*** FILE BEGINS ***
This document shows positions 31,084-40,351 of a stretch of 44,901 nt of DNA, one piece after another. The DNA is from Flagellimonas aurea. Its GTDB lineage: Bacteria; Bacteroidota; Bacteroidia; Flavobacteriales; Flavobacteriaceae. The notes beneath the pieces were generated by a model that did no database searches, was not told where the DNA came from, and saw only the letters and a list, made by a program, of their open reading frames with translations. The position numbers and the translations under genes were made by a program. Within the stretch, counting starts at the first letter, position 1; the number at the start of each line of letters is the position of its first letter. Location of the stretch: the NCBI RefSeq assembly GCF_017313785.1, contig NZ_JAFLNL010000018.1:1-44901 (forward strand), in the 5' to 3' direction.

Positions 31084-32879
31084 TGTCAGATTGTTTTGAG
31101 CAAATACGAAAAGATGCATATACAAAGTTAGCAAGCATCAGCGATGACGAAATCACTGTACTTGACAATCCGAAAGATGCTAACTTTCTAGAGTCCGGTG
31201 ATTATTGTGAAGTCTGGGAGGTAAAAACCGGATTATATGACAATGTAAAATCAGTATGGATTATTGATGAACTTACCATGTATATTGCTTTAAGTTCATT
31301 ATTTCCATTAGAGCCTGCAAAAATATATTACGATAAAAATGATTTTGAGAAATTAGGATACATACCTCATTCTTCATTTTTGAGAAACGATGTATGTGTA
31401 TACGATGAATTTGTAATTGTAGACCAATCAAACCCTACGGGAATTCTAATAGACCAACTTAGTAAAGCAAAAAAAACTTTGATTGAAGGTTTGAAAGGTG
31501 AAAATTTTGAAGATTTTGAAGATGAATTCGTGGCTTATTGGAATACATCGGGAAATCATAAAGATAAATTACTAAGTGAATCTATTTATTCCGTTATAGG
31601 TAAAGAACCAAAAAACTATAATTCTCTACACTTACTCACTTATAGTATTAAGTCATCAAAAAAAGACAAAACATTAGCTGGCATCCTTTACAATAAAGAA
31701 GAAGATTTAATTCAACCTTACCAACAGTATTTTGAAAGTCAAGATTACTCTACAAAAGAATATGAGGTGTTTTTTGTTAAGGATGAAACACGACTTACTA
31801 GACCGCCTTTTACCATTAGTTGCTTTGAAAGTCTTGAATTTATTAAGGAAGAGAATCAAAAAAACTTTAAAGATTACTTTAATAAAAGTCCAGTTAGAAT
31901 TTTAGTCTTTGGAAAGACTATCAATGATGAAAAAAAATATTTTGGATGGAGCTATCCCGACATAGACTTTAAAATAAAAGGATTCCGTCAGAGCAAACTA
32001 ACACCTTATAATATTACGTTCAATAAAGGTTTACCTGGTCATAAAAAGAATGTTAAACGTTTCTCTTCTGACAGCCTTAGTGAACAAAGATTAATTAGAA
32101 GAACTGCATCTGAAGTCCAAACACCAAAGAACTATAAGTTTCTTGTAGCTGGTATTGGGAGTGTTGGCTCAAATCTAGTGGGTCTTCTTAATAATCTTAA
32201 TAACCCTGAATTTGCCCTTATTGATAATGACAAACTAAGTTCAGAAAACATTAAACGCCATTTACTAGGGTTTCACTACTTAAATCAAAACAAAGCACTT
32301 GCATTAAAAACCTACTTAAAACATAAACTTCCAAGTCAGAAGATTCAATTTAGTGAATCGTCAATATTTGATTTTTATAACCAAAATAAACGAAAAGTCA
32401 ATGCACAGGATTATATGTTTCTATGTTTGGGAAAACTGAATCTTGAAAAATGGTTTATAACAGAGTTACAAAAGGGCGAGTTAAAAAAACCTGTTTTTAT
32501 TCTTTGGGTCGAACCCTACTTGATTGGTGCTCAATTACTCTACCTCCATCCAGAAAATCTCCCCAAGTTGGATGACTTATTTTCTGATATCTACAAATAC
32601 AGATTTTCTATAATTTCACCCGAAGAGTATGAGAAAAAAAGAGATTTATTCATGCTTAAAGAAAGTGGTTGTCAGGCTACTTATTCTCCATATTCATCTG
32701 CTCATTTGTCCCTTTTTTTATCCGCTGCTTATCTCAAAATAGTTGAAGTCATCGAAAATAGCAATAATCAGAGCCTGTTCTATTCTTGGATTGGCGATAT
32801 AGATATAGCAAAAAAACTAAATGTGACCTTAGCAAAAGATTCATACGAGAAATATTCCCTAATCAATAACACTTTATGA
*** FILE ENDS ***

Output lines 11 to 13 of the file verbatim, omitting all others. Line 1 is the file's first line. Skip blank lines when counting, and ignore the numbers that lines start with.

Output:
31801 GACCGCCTTTTACCATTAGTTGCTTTGAAAGTCTTGAATTTATTAAGGAAGAGAATCAAAAAAACTTTAAAGATTACTTTAATAAAAGTCCAGTTAGAAT
31901 TTTAGTCTTTGGAAAGACTATCAATGATGAAAAAAAATATTTTGGATGGAGCTATCCCGACATAGACTTTAAAATAAAAGGATTCCGTCAGAGCAAACTA
32001 ACACCTTATAATATTACGTTCAATAAAGGTTTACCTGGTCATAAAAAGAATGTTAAACGTTTCTCTTCTGACAGCCTTAGTGAACAAAGATTAATTAGAA